So Fukin Native | Art in the CityPosted: October 10, 2012
This year I co-curated this visual art show with the wonderful Léuli Eshraghi for Melbourne Fringe Festival 2012 (open for 3 more days only! Should have posted this earlier but I’ve been terribly distracted, oy. Showing at Blak Dot Gallery, 413 Lygon Street, East Brunswick). We’ve been happy with the numbers that have filed through over the last two weeks.
This is the exhibition essay I wrote, artist bios and artist statements on the works – do have a read, as it explains everything (including the title that upset my father):
And this is a good review of the show on ArtsHub, by Melbourne based arts writer Sama Hugo-Giali:
Usually when 237 people say they are coming to your event on Facebook, you don’t expect all of them to actually show up (at least, I don’t). I was wrong. They showed up, and a few of them brought friends. I was pleased for the artists, all of whom create work that move, inspire, and make you think. The more people who see their work, the better. Alas, because of the numbers, most people were out the back alley drinking champagne (note to future self: outdoor projections for exhibitions when weather permits!).
We had planned to project one of the video works onto the large window at the front of the gallery for motorists and passers by to appreciate (an arresting work by Latai Taumoepeau & Kathy Cogill… love it when Latai takes out a machete and shaves her legs with it) but a technical hitch prevented that. Still, we had a terrific opening with DJ MzRizk on the decks all night, and a song and spoken word poetry performance from my sensitive, beautiful friend & sister Grace Vanilau, accompanied by harpist Josphine Inia (the acoustics in that small space… heavenly). Perfectly, her poetry piece actually fit our brief – so she was really the 11th artist in the exhibition.
Thankfully some of the artists exhibiting work in So Fukin Native were able to be there, including photographer/bohemian Greg Semu, who flew from Paris to bring and help install his contributions to the show the day prior. It was wonderful to finally meet Chantal Fraser and Maree Clarke after several months of internet communication!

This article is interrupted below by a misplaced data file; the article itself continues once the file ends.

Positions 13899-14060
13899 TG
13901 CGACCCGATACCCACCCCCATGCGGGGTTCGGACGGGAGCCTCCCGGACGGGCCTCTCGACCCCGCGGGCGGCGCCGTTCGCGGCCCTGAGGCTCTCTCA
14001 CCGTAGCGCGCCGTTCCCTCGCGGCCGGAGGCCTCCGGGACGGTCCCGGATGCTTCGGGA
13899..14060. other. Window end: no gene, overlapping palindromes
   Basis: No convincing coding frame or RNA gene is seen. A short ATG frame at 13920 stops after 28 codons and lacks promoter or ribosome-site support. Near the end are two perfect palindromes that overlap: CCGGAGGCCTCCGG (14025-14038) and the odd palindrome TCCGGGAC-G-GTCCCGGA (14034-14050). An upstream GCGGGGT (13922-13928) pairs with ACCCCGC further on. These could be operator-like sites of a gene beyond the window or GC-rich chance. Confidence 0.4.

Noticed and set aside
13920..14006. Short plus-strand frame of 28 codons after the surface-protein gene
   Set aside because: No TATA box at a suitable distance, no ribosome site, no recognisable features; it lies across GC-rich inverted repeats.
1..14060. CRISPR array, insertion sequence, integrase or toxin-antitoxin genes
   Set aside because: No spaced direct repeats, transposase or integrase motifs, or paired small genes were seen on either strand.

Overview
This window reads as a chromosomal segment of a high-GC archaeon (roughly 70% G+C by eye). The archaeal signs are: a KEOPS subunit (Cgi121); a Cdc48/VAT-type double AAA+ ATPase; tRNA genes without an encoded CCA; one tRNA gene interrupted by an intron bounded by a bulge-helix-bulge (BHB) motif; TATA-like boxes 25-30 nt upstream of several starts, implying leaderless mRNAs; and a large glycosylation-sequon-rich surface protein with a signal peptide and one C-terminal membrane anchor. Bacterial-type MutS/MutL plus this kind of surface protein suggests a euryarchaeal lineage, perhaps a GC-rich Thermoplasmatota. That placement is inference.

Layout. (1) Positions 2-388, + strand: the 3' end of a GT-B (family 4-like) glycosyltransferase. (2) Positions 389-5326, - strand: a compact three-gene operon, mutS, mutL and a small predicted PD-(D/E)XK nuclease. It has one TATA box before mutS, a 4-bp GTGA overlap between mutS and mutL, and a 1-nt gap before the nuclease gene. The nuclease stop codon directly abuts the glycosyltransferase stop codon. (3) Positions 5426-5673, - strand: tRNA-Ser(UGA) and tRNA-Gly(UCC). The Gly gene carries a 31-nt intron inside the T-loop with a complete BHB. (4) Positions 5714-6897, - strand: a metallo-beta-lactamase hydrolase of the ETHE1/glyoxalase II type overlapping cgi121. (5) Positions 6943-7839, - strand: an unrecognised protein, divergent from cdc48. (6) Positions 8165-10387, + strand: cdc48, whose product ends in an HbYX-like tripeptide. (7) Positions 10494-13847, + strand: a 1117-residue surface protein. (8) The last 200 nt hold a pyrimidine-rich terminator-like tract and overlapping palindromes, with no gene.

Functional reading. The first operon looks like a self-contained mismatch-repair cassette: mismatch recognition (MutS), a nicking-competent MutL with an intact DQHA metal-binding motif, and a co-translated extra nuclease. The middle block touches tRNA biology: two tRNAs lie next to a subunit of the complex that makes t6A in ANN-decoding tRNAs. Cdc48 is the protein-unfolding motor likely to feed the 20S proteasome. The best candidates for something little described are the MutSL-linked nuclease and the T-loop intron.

I probably say this after everything, but putting together this show really was an incredibly valuable learning experience – one that I am immensely grateful for. 2012 has been a weird transition period (that continues). I feel scared and insecure but also excited, heading in an interesting, but still undefined, direction. But I do know this: art, expression & culture will be a big part of whatever comes next. My role is to try and stay present, keep learning, and humbly do the work.
I’ve previously written about how important and powerful storytelling is, and this is still my primary passion. But I’m now more consciously appreciating how important and enriching a vibrant arts scene is to a city, to communities, and to people’s lives… how it creates connections, as well as conversations, beauty and fun. After attending a gathering at a new ARI (Artist run space) last night in Melbourne’s West (in a former tattoo parlour… more on that later) I can see how much the arts inject life and soul into a place… it’s fascinating. And uplifting. And I want to continue supporting, co-creating, and being a part of it. Even if that means being poor for a while longer 🙂
A little photo collage below – originals from jdaphoto.com 2012